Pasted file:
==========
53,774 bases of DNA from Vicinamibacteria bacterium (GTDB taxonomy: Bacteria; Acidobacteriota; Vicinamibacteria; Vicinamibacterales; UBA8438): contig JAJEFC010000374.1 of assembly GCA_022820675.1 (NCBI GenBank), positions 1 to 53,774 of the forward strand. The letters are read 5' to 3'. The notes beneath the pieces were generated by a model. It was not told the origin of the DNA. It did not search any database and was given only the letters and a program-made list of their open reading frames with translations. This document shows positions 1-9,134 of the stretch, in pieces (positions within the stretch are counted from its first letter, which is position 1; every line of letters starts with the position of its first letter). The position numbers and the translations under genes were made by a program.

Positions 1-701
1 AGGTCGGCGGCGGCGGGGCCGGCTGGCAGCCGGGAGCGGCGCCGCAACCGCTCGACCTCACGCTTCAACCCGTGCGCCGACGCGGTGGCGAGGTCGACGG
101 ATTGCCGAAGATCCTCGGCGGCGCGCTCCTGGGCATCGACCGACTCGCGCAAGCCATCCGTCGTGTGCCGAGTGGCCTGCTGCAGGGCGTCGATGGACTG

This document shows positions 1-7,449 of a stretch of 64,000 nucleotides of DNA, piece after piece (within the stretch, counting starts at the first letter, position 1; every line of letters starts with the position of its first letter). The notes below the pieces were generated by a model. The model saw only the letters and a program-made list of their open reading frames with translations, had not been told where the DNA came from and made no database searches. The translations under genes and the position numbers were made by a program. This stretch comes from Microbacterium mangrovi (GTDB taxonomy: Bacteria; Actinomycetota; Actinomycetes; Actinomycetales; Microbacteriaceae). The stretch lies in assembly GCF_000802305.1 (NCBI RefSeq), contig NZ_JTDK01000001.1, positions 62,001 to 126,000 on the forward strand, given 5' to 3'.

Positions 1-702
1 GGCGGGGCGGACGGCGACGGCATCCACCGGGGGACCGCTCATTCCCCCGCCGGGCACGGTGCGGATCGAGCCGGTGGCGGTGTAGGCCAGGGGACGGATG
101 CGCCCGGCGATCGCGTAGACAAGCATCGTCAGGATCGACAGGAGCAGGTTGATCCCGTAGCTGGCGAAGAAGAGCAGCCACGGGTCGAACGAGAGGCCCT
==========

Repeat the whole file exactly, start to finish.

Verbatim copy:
53,774 bases of DNA from Vicinamibacteria bacterium (GTDB taxonomy: Bacteria; Acidobacteriota; Vicinamibacteria; Vicinamibacterales; UBA8438): contig JAJEFC010000374.1 of assembly GCA_022820675.1 (NCBI GenBank), positions 1 to 53,774 of the forward strand. The letters are read 5' to 3'. The notes beneath the pieces were generated by a model. It was not told the origin of the DNA. It did not search any database and was given only the letters and a program-made list of their open reading frames with translations. This document shows positions 1-9,134 of the stretch, in pieces (positions within the stretch are counted from its first letter, which is position 1; every line of letters starts with the position of its first letter). The position numbers and the translations under genes were made by a program.

Positions 1-701
1 AGGTCGGCGGCGGCGGGGCCGGCTGGCAGCCGGGAGCGGCGCCGCAACCGCTCGACCTCACGCTTCAACCCGTGCGCCGACGCGGTGGCGAGGTCGACGG
101 ATTGCCGAAGATCCTCGGCGGCGCGCTCCTGGGCATCGACCGACTCGCGCAAGCCATCCGTCGTGTGCCGAGTGGCCTGCTGCAGGGCGTCGATGGACTG

This document shows positions 1-7,449 of a stretch of 64,000 nucleotides of DNA, piece after piece (within the stretch, counting starts at the first letter, position 1; every line of letters starts with the position of its first letter). The notes below the pieces were generated by a model. The model saw only the letters and a program-made list of their open reading frames with translations, had not been told where the DNA came from and made no database searches. The translations under genes and the position numbers were made by a program. This stretch comes from Microbacterium mangrovi (GTDB taxonomy: Bacteria; Actinomycetota; Actinomycetes; Actinomycetales; Microbacteriaceae). The stretch lies in assembly GCF_000802305.1 (NCBI RefSeq), contig NZ_JTDK01000001.1, positions 62,001 to 126,000 on the forward strand, given 5' to 3'.

Positions 1-702
1 GGCGGGGCGGACGGCGACGGCATCCACCGGGGGACCGCTCATTCCCCCGCCGGGCACGGTGCGGATCGAGCCGGTGGCGGTGTAGGCCAGGGGACGGATG
101 CGCCCGGCGATCGCGTAGACAAGCATCGTCAGGATCGACAGGAGCAGGTTGATCCCGTAGCTGGCGAAGAAGAGCAGCCACGGGTCGAACGAGAGGCCCT